The Corner

The Molotov-Ribbentrop Pipeline

The tragic death last Saturday of Poland’s president, Lech Kaczynski, and a large number of the nation’s leadership on their way to commemorate Stalin’s cold-blooded murder of 22,000 Polish officers at Katyn Forest has stirred unhappy memories of Europe’s brutal history. It has also served to remind us that neither the unification of Europe nor the collapse of Communism has yet managed to bury the ghosts of the continent’s totalitarian barbarism — especially because, unlike Germany, Russia has neither officially acknowledged nor made amends for its role in the murder and enslavement of countless millions in Eastern Europe. On the contrary, under Vladimir Putin, Russia is again aggressively pursuing neo-imperialist policies coupled with an historical revisionism aimed at whitewashing the murderous legacy of Soviet Communism.

An early culmination of this trend was reached during the commemoration last August of the 70th anniversary of the infamous Molotov-Ribbentrop Pact, when Putin essentially accused Poland of starting World War II in collusion with Nazi Germany. Molotov-Ribbentrop, it will be recalled, was the cynical August 23, 1939, pact between Hitler and Stalin to divide Eastern Europe between themselves, which ushered in World War II a week later and, shortly thereafter, the violent dismemberment of Poland and the enslavement of the Baltic republics. Needless to say, since then, any German-Russian agreement that appears to be at the expense of the Eastern Europeans brings back painful déjà vu and predictable outrage.

As it happened, just such an event took place the day before Kaczynski’s tragic death, with the beginning of the construction of a direct gas pipeline between Russia and Germany. To understand why this undersea pipeline, officially known as Nord Stream, is already called by some in Poland (including foreign minister Radek Sikorski) the “Molotov-Ribbentrop pipeline,” one must realize that its primary purpose is to serve the Kremlin as an instrument for political pressure. If economic considerations and demand for Russian gas in Western Europe had been the primary motivations, a second pipeline parallel to an existing one through Baltic and Polish territory could have been built more quickly and cheaply.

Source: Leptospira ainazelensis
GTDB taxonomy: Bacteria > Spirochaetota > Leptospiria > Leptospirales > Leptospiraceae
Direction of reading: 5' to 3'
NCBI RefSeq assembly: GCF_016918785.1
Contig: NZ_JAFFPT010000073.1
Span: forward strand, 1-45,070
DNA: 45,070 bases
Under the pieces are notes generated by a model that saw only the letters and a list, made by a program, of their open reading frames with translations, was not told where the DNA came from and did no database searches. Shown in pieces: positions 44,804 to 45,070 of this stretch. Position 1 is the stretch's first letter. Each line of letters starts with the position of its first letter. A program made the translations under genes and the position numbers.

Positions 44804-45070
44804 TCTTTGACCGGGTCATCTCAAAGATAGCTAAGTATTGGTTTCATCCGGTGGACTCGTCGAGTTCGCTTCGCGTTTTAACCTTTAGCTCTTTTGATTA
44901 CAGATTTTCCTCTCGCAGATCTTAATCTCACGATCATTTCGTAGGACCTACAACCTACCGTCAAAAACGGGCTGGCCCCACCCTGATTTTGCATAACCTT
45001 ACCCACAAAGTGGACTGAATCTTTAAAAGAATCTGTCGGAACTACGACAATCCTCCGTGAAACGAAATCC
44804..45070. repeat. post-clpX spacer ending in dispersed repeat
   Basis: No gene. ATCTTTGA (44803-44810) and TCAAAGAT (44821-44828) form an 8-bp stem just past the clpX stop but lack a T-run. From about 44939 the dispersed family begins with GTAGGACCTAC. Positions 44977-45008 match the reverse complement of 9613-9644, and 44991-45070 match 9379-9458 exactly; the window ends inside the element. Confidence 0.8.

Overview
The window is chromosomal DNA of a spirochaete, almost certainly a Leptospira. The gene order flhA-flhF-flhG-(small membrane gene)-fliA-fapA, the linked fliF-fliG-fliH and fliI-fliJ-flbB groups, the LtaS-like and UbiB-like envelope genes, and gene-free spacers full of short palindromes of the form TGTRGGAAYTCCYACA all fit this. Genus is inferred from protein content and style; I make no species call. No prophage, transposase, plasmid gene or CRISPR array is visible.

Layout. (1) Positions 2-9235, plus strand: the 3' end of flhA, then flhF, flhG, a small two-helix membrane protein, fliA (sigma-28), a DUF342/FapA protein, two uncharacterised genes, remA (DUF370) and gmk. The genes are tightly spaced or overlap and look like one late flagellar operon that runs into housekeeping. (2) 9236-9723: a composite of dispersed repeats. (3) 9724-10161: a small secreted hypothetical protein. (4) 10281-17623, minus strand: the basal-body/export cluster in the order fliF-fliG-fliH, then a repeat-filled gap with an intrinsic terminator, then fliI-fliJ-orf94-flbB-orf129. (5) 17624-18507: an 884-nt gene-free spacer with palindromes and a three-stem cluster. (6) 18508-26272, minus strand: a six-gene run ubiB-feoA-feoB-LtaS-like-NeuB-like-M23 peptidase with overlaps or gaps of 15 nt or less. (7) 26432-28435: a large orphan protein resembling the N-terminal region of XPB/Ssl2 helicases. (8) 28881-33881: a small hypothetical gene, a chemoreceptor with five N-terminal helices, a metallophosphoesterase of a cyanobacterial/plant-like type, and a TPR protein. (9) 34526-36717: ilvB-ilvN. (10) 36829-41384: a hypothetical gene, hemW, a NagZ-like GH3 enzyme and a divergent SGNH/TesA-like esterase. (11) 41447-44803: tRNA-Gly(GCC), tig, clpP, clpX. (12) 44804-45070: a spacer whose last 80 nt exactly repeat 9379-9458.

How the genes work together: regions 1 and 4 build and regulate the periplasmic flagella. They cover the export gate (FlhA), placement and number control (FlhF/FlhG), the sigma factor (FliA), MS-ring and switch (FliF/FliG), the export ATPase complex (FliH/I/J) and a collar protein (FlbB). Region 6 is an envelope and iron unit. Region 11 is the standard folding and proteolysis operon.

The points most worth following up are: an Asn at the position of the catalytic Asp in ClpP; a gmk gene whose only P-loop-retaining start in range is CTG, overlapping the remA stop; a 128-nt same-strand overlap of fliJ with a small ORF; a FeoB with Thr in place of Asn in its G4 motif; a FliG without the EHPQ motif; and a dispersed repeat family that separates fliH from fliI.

But such a pipeline would not have allowed Russia to turn off the gas to its Eastern neighbors while continuing to sell it to Germany and Western Europe, and thus would have denied the Kremlin the ability to blackmail the former, as it already has on several occasions in recent years.

How important that is to the Kremlin becomes even clearer when it is realized that falling prices and declining demand for Russian gas throughout Europe — the result of burgeoning liquefied natural gas (LNG) supplies from elsewhere — and Gazprom’s inability to bring on stream its large remaining undeveloped resources in remote regions mean that neither the demand nor the supply for Nord Stream currently exists. Gazprom itself is on the rocks at present, with a market valuation a third of what it was two years ago. Despite all of this, as Nord Stream construction demonstrates, Putin and Co. are clearly determined to pay any price to maintain their oil-and-gas-supply trump as the only promising instrument of Russia’s neo-imperial ambitions. What makes Germany willing to be complicit in the Kremlin’s power schemes against its E.U. partners is a different question that Berlin will have to answer sooner or later.

Unfortunately for the Kremlin, yet another event last week may doom all of these carefully laid plans. A press release by the American oil and gas exploration company Wood Mackenzie announced the discovery of huge quantities of shale gas in Northern Poland and its imminent exploitation by American companies holding 44 licenses to do that. For Poland, which currently imports three-quarters of the natural gas it needs from Russia, the 47 trillion cubic feet of gas discovered would suffice for 200 years of present consumption. The discovery further boosts proven E.U. gas resources by almost 50 percent and will almost certainly transform Poland into a major exporter to those neighboring countries that have also been at the receiving end of Russian energy blackmail.

Even before this find, Central and Eastern European countries decided at an “Energy Security Summit” in Budapest last February to unify their gas transportation and LNG networks in order to achieve greater energy independence from Russia. With the Polish gas discovery and similar large finds of unconventional gas predicted for Hungary, Austria, and elsewhere, this energy independence could become a reality in just a few years. It would be poetic justice indeed if the Molotov-Ribbentrop pipeline is then transformed from an instrument of blackmail into an undersea white elephant.

Alex Alexiev is a visiting fellow at the Hudson Institute in Washington, D.C.

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